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Wednesday, 01 June 2011 15:10

Chinook gives Hutterian teachers more supports

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By Chris Jaster — This email address is being protected from spambots. You need JavaScript enabled to view it.

The Chinook School Division’s teachers who work on Hutterite colonies should have a lot more support next year.



After hearing a recommendation from Dan Kerslake, the division’s Hutterian co-ordinator, on the value of Hutterian learning coaches during a board meeting , the school board granted his wish.

Starting next school year, Sharon Funk and Renae Harkes will assist Hutterian teachers and work with students who are struggling to grasp the material being taught in class.

“Chinook is really starting to show what they mean when they say ‘learning for all.’ This is a big commitment that speaks to the board and senior administration,” said Kerslake. “When they say learning for all, this shows they’re serious about it.”

Each of Chinook’s schools in the various communities already have learning coaches and social services staff, but the colony schools have not had either. None of the colonies had a large enough student population to warrant the funding for coaches or social services staff, causing Hutterian teachers who have problems getting students to understand content to go to the division’s social services co-ordinator.

The co-ordinators, who are spread fairly thin throughout the division, would then go to the Hutterian schools and perform tests which will determine whether a change in the classroom or something else can be done to help the student and teacher.

Next year, any of these issues from any of the 27 schools will be directed at Funk and Harkes, who are both teachers. They will then administer the tests and work with the teachers to solve the problems.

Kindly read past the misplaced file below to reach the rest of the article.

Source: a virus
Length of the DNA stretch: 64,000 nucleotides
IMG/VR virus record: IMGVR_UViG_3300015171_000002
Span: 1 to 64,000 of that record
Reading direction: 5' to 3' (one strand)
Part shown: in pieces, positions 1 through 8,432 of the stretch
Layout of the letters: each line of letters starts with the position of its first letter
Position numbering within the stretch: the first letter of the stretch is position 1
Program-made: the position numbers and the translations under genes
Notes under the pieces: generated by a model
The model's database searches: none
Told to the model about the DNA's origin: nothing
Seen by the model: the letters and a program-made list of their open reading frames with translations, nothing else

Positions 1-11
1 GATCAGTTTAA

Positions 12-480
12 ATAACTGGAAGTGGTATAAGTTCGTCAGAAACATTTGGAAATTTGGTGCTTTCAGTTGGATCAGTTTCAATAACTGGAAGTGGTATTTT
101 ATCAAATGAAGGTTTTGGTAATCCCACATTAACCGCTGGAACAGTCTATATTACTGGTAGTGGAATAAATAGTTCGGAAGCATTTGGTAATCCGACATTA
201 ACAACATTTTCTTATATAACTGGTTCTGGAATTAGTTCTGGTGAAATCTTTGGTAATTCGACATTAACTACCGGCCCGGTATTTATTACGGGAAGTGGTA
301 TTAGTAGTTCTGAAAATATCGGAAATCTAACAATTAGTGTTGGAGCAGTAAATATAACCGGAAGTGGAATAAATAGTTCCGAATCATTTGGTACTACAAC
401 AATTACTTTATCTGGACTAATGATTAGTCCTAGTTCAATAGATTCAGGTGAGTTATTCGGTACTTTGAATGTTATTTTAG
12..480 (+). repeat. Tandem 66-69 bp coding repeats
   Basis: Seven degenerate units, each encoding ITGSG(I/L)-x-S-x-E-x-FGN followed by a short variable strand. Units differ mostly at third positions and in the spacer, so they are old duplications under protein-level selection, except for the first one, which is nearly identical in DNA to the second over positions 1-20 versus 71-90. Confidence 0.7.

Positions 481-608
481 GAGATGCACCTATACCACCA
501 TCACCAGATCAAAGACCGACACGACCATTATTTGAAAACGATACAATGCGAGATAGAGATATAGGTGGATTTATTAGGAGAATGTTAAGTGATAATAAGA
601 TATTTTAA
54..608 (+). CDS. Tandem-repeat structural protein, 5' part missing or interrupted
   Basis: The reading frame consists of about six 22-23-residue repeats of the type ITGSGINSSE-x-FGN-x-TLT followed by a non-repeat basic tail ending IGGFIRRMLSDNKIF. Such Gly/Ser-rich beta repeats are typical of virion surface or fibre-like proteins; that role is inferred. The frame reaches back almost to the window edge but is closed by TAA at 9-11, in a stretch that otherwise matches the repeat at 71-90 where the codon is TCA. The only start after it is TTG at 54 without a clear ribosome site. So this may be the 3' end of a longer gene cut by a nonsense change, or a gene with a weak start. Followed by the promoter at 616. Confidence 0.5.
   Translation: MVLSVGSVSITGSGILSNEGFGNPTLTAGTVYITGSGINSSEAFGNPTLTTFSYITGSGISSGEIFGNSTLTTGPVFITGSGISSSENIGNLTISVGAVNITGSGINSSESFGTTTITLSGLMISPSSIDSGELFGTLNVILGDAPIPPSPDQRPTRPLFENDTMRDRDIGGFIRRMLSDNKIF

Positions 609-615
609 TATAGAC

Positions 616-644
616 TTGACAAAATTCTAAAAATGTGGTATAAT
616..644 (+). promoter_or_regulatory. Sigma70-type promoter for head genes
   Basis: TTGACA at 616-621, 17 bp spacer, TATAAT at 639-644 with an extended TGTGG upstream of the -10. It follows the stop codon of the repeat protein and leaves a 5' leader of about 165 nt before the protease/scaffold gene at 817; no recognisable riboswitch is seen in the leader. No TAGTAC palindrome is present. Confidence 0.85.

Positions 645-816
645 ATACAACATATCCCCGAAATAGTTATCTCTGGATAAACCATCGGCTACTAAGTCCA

They will also teach the Hutterian teachers the First Steps in Math program, which is part of the new balanced math initiative that’s starting in every Chinook school next school year.

Other than the extensive amount of travel which will accompany the positions, Kerslake anticipates these positions to be similar to that of learning coaches and social services staff at other schools.

“The challenges will be similar,” he said. “The only difference would be with the language. That’s the only real difference whether the students’ language readiness is presenting a layer that’s not allowing them to learn.”

Most Hutterian students only speak German before going to school.

Despite having low school populations, none of which is more than 40 students, Chinook decided to combine the population of all the Hutterian schools into one to determine how many learning coaches the 27 schools could share.

It then went looking to find money to pay for the two newly-created full-time positions. Chinook, however, managed to do it without cutting any programs or eliminating positions.

“There weren’t any other cuts,” said Rod Quintin, Chinook’s secretary-treasurer. “There was maybe a bit of redirection of money. We’re always looking for efficiencies, so we took the efficiencies that we had discovered and we redirected that money into the program.”

Kerslake is excited about the new program.

He feels having Hutterian learning coaches will help create better teachers and improve student learning at Hutterian schools.

“We haven’t totally got it all flushed out, but we have them envisioned working side-by-side with teachers at improving student learning,” said Kerslake. “Math, reading and writing will be our three main areas. Our EAL focus will find its way into there too.”

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